Saving at least three to six months of living expenses in an emergency fund is ideal, but it’s best to save that money for a real emergency, such as dealing with unexpected medical bills. Instead, set up a sinking fund to save specifically for the costs you’ll face if you’ve been out of work for some time.

3. Take care of any upcoming big expenses

Big expenses seem to do more harm when you are unemployed and living off savings. Before you leave your job, think about the big expected expenses — like new tires for your car — that you can pay now while you’re still employed.

Also, it is essential to note that job loss can hinder your ability to qualify for financing or credit. If you’re in the midst of a home purchase, for example, losing your job could hurt your chances of getting a home loan, even if you plan to use your spouse’s income to cover payments. You may want to reconsider your plans or time matters so that the loan has already been made before you leave your job.

4. Use PTO or other advantages

Before giving notice of your resignation, be sure to make the most of the benefits your employer offers.

Some companies will pay for accrued vacation and sick days when you leave the company, but others do not. If your company isn’t paying the PTO due, make sure you use your vacation days while you can. Be aware that your employer may not approve your request to use any PTO after you have given your two-week notice.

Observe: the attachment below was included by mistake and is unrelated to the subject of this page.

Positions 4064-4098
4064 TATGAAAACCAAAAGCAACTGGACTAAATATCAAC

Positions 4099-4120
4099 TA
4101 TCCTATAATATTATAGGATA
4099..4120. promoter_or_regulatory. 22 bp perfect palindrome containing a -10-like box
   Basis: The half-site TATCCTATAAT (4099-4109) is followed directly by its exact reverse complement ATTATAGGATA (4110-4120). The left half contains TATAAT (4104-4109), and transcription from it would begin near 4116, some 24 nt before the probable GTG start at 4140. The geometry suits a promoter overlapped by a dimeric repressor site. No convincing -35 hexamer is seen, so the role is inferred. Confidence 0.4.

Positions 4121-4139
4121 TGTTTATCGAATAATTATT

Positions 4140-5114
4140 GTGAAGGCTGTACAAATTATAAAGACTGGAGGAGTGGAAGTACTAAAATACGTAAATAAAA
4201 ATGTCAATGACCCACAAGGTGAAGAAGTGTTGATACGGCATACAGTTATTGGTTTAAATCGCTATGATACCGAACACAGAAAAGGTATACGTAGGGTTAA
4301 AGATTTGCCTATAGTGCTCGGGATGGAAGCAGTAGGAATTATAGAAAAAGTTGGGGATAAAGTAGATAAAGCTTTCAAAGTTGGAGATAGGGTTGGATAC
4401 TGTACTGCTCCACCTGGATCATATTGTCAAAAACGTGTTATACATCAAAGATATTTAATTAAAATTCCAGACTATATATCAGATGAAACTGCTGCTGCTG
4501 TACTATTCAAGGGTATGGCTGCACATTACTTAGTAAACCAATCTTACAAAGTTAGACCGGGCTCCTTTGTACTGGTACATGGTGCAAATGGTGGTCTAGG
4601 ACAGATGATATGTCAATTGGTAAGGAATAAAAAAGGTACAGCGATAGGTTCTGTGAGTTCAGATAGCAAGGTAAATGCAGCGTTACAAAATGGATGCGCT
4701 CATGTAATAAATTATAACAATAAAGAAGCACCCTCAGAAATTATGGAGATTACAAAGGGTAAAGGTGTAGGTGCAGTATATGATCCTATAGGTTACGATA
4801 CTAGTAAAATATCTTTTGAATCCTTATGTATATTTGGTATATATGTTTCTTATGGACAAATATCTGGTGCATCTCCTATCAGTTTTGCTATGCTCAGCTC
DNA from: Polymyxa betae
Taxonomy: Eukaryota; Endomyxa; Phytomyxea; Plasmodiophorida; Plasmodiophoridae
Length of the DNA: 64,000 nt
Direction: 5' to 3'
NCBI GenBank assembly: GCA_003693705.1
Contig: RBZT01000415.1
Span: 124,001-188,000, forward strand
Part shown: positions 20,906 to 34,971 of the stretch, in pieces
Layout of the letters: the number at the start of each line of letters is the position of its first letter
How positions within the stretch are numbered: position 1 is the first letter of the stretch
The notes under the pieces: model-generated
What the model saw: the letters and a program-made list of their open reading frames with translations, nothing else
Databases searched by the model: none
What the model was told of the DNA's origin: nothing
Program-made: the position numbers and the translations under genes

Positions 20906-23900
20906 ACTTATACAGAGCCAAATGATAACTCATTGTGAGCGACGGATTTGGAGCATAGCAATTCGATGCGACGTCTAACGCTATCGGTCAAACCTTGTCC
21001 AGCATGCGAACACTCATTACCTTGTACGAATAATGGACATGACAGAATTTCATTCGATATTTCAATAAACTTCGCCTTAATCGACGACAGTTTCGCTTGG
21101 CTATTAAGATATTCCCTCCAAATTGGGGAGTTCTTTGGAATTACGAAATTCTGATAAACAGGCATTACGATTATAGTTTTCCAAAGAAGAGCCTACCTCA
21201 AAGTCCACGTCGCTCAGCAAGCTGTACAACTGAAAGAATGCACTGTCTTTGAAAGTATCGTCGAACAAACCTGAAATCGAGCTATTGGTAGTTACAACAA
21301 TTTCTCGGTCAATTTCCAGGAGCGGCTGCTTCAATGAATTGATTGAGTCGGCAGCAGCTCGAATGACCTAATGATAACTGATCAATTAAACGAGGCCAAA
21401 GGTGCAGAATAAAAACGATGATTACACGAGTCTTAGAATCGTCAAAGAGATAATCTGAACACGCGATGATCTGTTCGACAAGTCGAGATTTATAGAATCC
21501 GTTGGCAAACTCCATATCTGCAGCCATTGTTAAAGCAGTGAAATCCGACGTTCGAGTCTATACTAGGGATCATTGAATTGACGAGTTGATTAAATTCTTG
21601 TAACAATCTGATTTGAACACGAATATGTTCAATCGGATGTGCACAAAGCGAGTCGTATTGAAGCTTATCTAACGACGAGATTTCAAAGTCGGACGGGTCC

It’s also best to take advantage of any other employee benefits that you would be missing out on. For example, if your child is about to get braces, you may want to do so while you still have dental insurance under the supervision of your employer.

5. Gather the Information You’ll Need to Undo a 401(k)

Once your employment is terminated, you will lose the ability to contribute to an employer-sponsored 401(k) plan. Of course, you can continue saving for retirement with an Individual Retirement Account (IRA) or 401(k) plan through your next employer — but you may want to carry over money from your old 401(k) so you don’t. You must manage multiple accounts.